Dukes v. Wal-Mart and the Limits of Legal Change

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Liza Featherstone – The Nation – Tuesday, 21 June, 2011

The Supreme Court yesterday unanimously slapped down the largest civil rights class action suit in history—on a dry technicality. Justices agreed that Dukes v. Wal-Mart, the ten-year-old sex discrimination lawsuit should not proceed as a class action because the lower courts had not followed proper procedure in certifying it. While the Court’s decision is discouraging, no one should imagine that it represents an end to the fight for justice at Wal-Mart.

Dukes represents an effort to redress a massive pattern of inequity at the nation’s largest private employer. Women were paid less than men in just about every position at the company, and promoted into management at far lower rates, despite higher performance evaluations than their male colleagues. No position was too minor to be exempt from male privilege—there were very few male cashiers, for instance, but those few were paid better than female cashiers. Departments were segregated, with women selling baby clothes and men selling electronics, and the predominantly male departments paid better. (Plaintiff Cleo Page was told that customers would feel more “comfortable” buying sports equipment from a man.) Lower courts had ruled that Dukes should proceed as a class action, and even Wal-Mart’s own lawyers had urged the company to settle, but the company was determined to keep fighting all the way to the Supreme Court—and obviously, had the resources to do so.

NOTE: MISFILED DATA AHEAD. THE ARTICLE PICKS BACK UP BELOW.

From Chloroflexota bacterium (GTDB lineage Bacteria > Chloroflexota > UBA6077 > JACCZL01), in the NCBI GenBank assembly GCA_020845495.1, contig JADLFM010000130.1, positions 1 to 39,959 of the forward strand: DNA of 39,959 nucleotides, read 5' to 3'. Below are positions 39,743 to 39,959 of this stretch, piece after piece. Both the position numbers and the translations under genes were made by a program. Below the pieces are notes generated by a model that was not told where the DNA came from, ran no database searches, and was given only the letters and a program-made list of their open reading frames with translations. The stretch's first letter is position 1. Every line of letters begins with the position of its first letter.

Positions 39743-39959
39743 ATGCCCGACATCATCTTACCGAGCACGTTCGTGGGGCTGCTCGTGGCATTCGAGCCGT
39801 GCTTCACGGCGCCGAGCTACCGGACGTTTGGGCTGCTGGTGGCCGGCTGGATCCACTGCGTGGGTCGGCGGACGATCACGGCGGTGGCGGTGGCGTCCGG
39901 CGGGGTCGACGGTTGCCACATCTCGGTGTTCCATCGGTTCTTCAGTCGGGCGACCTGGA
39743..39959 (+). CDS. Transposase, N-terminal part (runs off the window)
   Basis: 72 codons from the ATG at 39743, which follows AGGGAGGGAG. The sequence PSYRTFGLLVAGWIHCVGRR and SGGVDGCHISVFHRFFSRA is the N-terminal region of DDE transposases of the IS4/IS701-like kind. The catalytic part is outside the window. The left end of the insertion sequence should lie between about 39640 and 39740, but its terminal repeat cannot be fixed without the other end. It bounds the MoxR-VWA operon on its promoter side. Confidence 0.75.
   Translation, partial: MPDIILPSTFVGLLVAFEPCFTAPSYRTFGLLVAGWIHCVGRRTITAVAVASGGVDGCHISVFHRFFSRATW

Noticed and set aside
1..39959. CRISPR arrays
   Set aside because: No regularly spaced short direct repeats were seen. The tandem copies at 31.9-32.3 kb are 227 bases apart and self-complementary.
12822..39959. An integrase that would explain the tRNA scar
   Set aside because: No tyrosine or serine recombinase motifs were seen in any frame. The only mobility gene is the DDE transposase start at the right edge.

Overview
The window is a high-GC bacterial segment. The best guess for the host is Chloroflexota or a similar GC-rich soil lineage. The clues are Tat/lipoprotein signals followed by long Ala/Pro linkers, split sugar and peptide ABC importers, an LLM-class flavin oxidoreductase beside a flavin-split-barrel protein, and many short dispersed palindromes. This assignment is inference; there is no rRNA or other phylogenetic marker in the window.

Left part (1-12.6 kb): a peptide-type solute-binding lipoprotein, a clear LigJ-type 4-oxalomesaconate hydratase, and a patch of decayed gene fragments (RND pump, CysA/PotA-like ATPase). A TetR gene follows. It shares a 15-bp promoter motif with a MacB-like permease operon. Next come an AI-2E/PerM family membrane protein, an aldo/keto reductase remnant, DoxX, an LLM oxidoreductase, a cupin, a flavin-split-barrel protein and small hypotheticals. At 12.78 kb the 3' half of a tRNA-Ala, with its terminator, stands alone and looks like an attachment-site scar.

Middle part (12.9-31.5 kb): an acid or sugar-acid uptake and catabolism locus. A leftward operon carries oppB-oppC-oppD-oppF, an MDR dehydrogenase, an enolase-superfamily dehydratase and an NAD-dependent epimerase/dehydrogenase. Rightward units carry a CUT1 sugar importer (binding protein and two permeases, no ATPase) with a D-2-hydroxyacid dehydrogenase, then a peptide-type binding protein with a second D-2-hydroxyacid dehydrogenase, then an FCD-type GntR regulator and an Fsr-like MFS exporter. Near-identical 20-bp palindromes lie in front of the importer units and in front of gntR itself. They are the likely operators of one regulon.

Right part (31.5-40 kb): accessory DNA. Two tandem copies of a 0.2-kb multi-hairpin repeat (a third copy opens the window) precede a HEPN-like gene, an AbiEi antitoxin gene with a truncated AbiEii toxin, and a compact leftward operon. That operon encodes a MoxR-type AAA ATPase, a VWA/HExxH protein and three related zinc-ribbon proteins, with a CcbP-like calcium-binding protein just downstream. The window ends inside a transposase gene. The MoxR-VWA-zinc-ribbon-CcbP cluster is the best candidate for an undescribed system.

Women—whether or not we work at Wal-Mart—are furious about this Supreme Court ruling. . .

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